Tag Archives: Canada

Prime Minister Justin Trudeau says he has assured dairy farmers they will be compensated for their expected losses under the new United States-Mexico-Canada trade agreement.

Trudeau says he made the pledge as he met with dairy industry representatives in downtown Montreal today.

Canadian dairy farmers stand to lose 3.59 per cent of their market under the new trade deal, known as USMCA.

The prime minister says the government will be working with dairy producers in the coming months to determine the amount of compensation.

Trudeau says the dairy representatives told him today they are worried and that they have given up a lot in recent trade deals signed by Canada.

The prime minister acknowledged those sacrifices, saying he wants to ensure dairy farmers have confidence in the industry’s future.

Stalled talks between the U.S. and Canada regarding the North American Free Trade Agreement are expected to continue this week, as the U.S. desires to reach a deal by September 30th.

Informal talks are likely over the next few days, according to Reuters, as global attention turns towards a U.N. meeting this week. Canadian Prime Minister Justin Trudeau says nothing had formally been arranged for this week, however, leaving further uncertainty as to whether the U.S. will continue to seek a trilateral agreement.

The U.S. appears likely to forge ahead with a U.S.-Mexico only trade agreement until the U.S. can reach an agreement with Canada beyond the September 30th deadline. Trudeau offered some push back over the weekend, saying Canada would not be rushed into reaching an agreement and that he would not sign “a bad NAFTA deal.” Dairy market access remains a sticking point between the two nations, among a handful of other remaining issues.

Talks between Canada and the U.S. regarding the North American Free Trade Agreement are intensifying in Washington, D.C. Bloomberg says Canadian dairy farmers recently told Prime Minister Justin Trudeau not to use access to the protected Canadian dairy market as a bargaining chip.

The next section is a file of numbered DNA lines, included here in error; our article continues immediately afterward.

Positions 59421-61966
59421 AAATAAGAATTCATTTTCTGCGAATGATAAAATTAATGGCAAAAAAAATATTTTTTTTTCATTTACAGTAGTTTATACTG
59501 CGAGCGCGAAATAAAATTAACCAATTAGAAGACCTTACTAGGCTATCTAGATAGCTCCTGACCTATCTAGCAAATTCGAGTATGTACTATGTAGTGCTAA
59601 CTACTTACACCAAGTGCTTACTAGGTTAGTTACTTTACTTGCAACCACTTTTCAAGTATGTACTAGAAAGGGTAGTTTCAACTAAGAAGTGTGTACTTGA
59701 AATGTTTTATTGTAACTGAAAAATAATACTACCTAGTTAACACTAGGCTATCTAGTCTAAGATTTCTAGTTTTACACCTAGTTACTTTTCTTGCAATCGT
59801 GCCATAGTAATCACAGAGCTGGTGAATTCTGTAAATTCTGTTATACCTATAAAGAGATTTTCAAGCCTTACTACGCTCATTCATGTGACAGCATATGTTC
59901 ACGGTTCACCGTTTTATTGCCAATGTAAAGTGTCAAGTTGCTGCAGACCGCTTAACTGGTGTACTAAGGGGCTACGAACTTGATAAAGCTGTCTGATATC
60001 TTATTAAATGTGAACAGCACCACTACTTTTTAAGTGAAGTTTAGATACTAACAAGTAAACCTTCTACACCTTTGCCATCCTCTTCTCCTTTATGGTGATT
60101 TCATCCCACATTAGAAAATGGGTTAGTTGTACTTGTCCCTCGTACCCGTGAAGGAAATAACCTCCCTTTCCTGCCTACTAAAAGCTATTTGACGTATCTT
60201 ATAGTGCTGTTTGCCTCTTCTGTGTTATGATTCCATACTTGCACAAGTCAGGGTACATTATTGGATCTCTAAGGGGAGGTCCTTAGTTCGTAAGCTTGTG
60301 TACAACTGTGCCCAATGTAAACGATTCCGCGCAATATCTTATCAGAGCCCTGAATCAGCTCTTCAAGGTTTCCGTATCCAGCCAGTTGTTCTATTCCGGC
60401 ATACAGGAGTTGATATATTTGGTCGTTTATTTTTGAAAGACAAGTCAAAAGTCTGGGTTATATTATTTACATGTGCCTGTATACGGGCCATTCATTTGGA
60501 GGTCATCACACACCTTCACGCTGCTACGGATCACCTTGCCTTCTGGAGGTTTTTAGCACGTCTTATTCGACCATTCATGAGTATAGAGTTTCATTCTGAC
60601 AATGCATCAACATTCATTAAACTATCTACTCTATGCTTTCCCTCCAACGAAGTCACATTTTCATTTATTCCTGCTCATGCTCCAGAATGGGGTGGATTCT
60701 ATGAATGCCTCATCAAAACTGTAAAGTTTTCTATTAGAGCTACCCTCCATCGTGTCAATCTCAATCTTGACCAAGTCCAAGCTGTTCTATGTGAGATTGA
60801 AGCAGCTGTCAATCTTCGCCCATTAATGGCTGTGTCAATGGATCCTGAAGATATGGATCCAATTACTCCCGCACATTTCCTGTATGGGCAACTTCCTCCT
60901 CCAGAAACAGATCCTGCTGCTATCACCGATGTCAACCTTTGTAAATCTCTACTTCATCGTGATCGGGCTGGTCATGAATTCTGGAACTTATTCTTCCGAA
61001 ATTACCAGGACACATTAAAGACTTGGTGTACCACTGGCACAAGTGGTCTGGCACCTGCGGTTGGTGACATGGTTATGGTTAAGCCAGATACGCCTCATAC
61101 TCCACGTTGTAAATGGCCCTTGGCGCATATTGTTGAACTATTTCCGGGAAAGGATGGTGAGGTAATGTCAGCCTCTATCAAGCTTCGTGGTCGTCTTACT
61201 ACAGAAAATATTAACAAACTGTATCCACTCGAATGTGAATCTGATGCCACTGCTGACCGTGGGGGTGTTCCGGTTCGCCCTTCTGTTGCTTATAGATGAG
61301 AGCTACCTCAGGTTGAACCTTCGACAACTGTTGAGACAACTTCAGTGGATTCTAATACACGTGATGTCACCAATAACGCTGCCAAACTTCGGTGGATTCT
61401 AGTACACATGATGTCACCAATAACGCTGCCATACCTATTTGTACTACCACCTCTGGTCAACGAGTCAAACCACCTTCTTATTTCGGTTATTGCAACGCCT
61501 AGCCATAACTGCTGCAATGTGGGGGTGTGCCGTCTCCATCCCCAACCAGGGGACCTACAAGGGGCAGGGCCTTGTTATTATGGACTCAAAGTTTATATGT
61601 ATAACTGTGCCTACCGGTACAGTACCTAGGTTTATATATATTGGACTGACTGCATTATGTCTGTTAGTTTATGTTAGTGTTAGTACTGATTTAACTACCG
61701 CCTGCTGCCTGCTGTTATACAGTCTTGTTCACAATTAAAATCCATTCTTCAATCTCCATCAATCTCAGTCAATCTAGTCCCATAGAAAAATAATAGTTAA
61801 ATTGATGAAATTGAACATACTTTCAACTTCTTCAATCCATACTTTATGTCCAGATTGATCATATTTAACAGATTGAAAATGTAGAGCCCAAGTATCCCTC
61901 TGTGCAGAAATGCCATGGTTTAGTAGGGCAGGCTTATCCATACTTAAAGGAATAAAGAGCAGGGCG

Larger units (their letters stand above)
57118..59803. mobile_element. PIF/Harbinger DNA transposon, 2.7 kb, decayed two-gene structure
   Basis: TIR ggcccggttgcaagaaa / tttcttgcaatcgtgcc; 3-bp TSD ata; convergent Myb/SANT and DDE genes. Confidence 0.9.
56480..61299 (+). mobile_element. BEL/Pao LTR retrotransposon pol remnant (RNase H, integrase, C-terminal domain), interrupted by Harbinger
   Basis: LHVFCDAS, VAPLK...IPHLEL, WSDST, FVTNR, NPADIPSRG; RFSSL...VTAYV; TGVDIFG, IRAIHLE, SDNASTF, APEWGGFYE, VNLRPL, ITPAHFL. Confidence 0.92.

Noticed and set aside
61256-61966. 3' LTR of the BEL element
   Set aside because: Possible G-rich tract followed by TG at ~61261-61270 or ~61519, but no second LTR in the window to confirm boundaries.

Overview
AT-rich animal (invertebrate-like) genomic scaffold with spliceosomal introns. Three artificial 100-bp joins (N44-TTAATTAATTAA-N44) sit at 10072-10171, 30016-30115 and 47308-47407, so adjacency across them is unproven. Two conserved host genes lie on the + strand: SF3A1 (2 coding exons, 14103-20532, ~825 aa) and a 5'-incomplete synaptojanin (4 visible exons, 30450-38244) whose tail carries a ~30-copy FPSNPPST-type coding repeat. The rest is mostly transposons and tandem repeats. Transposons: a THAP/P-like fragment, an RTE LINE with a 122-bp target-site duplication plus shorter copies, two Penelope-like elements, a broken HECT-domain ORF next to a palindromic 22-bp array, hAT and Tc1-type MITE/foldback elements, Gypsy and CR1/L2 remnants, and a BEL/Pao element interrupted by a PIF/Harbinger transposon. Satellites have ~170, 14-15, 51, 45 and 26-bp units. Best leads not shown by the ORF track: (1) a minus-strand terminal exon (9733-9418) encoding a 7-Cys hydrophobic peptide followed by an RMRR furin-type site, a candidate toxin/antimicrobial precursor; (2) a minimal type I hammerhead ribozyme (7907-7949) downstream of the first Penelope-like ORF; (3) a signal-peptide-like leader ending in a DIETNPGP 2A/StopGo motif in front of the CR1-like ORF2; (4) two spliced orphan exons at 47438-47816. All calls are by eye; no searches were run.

The Dairy Farmers of Canada says it’s already lost $193 million because of past trade agreements and they won’t accept more losses. “The work of our lives seems to have been reduced to a bargaining chip,” says Dairy Farmers of Canada president Pierre Lampron. The group, along with the Dairy Producers of Manitoba, says farmers will hold Trudeau accountable for his promise to defend the supply-management system. The threat may have added strength because of Canadian national elections which come in about a year.

They say Canada’s market is too small to accommodate U.S. overproduction, saying the Class Seven milk targeted by President Donald Trump is worth protecting. Both groups issued a statement saying, “We will hold our prime minister accountable for saying he will defend supply management and dairy in the NAFTA negotiations. We have articulated clearly that the support means no access will be given to the Canadian dairy market.”

Foreign Affairs Minister Chrystia Freeland is back in Washington — and back in search of a way to bridge the divide that’s keeping Canada out of a new North American free trade pact.

Freeland flew back to the U.S. capital Tuesday as a prominent congressional ally of President Donald Trump made it clear that American lawmakers are growing weary of what they see as Canadian intransigence.

House of Representatives majority whip Steve Scalise (R-La.) is warning of “growing frustration” on Capitol Hill with what he calls Canada’s “negotiating tactics.”

Trade observers say that while many in Congress want Canada to be part of a three-way trade deal, they may not be willing to sacrifice an agreement in principle between Mexico and the U.S. negotiated earlier this year.

That deal is widely seen to require congressional approval before Dec. 1 in order to survive the arrival of an incoming Mexican government whose supporters have mixed feelings about the deal.

Canada, meanwhile, has been pushing back against deadlines declared by the Trump administration — first the end of August, then the end of September.

“While we would all like to see Canada remain part of this three-country coalition, there is not an unlimited amount of time for it to be part of this new agreement,” Scalise said in a statement.

“Mexico negotiated in good faith and in a timely manner, and if Canada does not co-operate in the negotiations, Congress will have no choice but to consider options about how best to move forward and stand up for American workers.”

Freeland, who will be joined at the table today by U.S. Trade Representative Robert Lighthizer, says Canada has been negotiating in good faith throughout the process, which is about to enter its 14th month.